Fair Use Mashup Theory Ga-Fluppted by Ninth Circuit
Just in time to steal ComicMix’s Christmas, the Ninth Circuit recently held that the bookmaker’s mashup story Oh, the Places You’ll Boldly Go! (which combines elements of the Dr. Seuss book Oh, the Places You’ll Go! with Star Trek) is not a defensible fair use under copyright law.
The opinion reverses in part a summary judgment ruling by the District Court for the Southern District of California, which we wrote about here. Seuss Enterprises had sued ComicMix for copyright and trademark infringement over Boldly, which features Star Trek characters set in a Seussian world highly reminiscent (and in some instances directly copied from) Go! and other works by Dr. Seuss. The TMCA featured a Seuss-styled introduction to the case here. ComicMix was able to eliminate Seuss’s trademark and associated unfair competition claims on a motion to dismiss. Next, on summary judgment, the district court concluded that ComicMix’s work constituted fair use (and thus defeated Seuss’s copyright claim) because the book was a highly transformative “literary and pictorial ‘mash-up.’” Seuss appealed both decisions.
Beginning with its own riff on a quote from Go! (“mash-ups can happen to you”), a unanimous Ninth Circuit panel concluded that none of the four fair use factors favored ComicMix and reversed the district court. Considering the all-important transformative-use factor, the court concluded that “[a]lthough ComicMix’s work need not boldly go where no one has gone before, its repackaging, copying, and lack of critique of Seuss, coupled with its commercial use of [Dr. Seuss’ work], do not result in a transformative use.” Next, the court found that the creative nature of Go! tilted in favor of Seuss. With respect to the amount and substantiality of the work copied, ComicMix “extensive[ly] and meticulous[ly]” copied Go!, and statements in the record showed that ComicMix could have created Boldly without this sort of “wholesale copying.” Finally, the court held that ComicMix’s book “targets and usurps” Seuss’s potential market, including because it intentionally aimed to capitalize on the same graduation market as Seuss.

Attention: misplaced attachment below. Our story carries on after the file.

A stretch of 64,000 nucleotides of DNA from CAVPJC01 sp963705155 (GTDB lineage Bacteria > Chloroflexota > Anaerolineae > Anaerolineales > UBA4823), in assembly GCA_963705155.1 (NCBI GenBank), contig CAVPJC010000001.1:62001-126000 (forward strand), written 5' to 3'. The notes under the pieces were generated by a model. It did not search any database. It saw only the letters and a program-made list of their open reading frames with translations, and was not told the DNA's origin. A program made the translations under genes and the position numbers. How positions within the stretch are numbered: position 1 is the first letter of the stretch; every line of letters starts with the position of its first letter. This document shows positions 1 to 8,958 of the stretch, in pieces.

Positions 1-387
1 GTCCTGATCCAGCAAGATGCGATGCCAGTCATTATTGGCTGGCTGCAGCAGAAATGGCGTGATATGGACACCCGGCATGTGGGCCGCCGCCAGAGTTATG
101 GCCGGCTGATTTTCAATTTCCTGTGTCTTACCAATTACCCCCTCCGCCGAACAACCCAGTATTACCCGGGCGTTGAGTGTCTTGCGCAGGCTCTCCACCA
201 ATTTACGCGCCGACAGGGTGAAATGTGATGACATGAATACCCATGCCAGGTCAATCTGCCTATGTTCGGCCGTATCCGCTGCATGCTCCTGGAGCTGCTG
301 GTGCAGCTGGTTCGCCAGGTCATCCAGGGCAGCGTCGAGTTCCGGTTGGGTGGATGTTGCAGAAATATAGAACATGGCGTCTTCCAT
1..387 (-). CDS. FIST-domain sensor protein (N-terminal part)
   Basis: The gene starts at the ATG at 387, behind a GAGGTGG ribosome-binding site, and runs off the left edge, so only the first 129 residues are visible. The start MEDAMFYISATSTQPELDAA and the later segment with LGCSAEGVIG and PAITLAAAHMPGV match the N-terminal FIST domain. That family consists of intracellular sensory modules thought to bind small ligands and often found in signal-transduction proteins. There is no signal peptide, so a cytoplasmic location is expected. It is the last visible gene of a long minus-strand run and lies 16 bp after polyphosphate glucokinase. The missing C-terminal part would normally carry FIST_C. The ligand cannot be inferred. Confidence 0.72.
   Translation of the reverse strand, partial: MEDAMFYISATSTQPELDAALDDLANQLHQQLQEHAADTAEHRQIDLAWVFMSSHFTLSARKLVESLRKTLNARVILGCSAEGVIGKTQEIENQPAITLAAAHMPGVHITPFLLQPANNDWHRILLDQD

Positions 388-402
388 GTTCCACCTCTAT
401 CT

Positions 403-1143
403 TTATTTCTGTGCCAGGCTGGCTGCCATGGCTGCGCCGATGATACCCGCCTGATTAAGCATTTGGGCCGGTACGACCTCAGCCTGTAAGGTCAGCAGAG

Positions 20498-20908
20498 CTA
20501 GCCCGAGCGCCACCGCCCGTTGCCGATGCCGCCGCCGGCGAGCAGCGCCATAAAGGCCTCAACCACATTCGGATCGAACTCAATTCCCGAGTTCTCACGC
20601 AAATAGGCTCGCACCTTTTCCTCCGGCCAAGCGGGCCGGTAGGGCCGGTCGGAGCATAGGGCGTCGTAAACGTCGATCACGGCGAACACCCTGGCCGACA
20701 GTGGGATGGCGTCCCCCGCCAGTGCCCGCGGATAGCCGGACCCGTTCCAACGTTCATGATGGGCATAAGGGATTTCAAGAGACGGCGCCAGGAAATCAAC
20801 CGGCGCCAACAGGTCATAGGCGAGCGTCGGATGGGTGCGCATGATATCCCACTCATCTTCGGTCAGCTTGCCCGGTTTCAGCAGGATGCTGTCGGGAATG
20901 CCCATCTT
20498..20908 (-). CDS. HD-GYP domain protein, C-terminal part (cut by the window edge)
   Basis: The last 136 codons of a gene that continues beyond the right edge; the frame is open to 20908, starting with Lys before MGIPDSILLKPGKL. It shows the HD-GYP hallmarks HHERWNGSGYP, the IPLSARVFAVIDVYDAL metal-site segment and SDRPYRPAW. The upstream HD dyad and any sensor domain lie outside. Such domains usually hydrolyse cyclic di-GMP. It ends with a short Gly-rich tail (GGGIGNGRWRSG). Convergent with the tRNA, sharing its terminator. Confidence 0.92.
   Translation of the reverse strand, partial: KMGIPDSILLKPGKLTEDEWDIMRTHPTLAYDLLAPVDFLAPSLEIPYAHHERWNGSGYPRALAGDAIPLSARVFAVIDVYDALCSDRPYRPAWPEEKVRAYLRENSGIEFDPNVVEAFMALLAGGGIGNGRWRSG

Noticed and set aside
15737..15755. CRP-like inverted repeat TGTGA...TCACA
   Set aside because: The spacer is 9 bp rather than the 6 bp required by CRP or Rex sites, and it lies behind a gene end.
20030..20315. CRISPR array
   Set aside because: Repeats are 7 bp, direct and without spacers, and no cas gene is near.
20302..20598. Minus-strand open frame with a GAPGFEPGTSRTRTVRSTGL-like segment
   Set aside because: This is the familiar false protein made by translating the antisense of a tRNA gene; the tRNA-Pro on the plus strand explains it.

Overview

Although Seuss may have gotten its green eggs, it didn’t get its ham. The Ninth Circuit affirmed the district court’s denial of Seuss’s trademark claim. That analysis focused on whether the federal Lanham Act even applies given that the alleged infringing mark is the title of ComicMix’s Boldly. Under the Rogers test, a Lanham Act claim applies only if the allegedly infringing title of an artistic work is (1) not artistically relevant to the underlying work or (2) explicitly misleads consumers as to the source or content of the work. The test was not satisfied because the title helped to achieve ComicMix’s artistic purpose and did not explicitly mislead consumers.
The question now is whether ComicMix will seek further review and, if so, whether the Supreme Court will take up the issue. Until then, we leave you with some further Seussian stylings:
We wrote ’bout it before, so you’ll want to hear more,
Of the rulings on mashups and smashups galore.
So come round once again, and listen my friend,
To a story that could be quite far from the end.
Now, the first-level court, in its SJ report,
Found a combo of works a sufficient retort
To the claims of the Seuss shouting, “This ain’t fair use!
A mashup, transformative? That’s far, far too loose!”
Undeterred by a loss from that first-level boss,
Seuss went back to work to perfect its next toss.
De novo review, don’t you know that it’s true,
Can provide quite a different result when it’s through.
So appeal Seuss did file ’gainst the judgment reviled,
In hopes to proceed to the coveted trial.
The Ninth was enthused (and slightly amused),
And its notions of fair use downright disabused.
“A mashup you say? We don’t see it that way.
You took all of their content, and that’s not okay.
Your work doesn’t transform and quite far from the norm,
In the mind of book buyers ’twill cause a s***storm.”
“So go back to the start and take this to heart,
Fair use isn’t accomplished by jamming some parts
Of a couple of works with some relative quirk
Together like some sort of drunk soda jerk.”
’Fore this wears to the bone and again you do groan,
I believe that its time that we leave this alone.
So, we’ll try to be curt yet remain quite alert,
And we’ll see if the masher is granted its cert.